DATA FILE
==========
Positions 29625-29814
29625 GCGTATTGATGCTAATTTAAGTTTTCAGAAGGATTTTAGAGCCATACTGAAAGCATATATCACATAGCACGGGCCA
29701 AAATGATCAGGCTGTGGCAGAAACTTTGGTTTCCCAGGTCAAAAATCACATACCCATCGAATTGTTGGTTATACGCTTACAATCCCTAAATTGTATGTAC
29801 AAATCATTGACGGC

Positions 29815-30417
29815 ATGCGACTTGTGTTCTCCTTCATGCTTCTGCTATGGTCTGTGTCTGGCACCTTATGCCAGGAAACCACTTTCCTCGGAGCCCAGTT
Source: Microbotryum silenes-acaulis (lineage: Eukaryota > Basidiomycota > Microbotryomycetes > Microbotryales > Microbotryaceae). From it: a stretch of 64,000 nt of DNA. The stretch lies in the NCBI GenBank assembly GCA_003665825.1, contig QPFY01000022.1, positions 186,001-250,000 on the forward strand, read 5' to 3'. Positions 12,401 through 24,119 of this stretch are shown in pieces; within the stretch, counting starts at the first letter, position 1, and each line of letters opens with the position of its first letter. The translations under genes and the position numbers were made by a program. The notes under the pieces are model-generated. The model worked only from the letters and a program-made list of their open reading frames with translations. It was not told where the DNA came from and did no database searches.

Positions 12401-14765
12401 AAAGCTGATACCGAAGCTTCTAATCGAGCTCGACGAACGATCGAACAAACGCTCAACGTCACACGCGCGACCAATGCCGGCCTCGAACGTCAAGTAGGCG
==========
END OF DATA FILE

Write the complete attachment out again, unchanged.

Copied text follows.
Positions 29625-29814
29625 GCGTATTGATGCTAATTTAAGTTTTCAGAAGGATTTTAGAGCCATACTGAAAGCATATATCACATAGCACGGGCCA
29701 AAATGATCAGGCTGTGGCAGAAACTTTGGTTTCCCAGGTCAAAAATCACATACCCATCGAATTGTTGGTTATACGCTTACAATCCCTAAATTGTATGTAC
29801 AAATCATTGACGGC

Positions 29815-30417
29815 ATGCGACTTGTGTTCTCCTTCATGCTTCTGCTATGGTCTGTGTCTGGCACCTTATGCCAGGAAACCACTTTCCTCGGAGCCCAGTT
Source: Microbotryum silenes-acaulis (lineage: Eukaryota > Basidiomycota > Microbotryomycetes > Microbotryales > Microbotryaceae). From it: a stretch of 64,000 nt of DNA. The stretch lies in the NCBI GenBank assembly GCA_003665825.1, contig QPFY01000022.1, positions 186,001-250,000 on the forward strand, read 5' to 3'. Positions 12,401 through 24,119 of this stretch are shown in pieces; within the stretch, counting starts at the first letter, position 1, and each line of letters opens with the position of its first letter. The translations under genes and the position numbers were made by a program. The notes under the pieces are model-generated. The model worked only from the letters and a program-made list of their open reading frames with translations. It was not told where the DNA came from and did no database searches.

Positions 12401-14765
12401 AAAGCTGATACCGAAGCTTCTAATCGAGCTCGACGAACGATCGAACAAACGCTCAACGTCACACGCGCGACCAATGCCGGCCTCGAACGTCAAGTAGGCG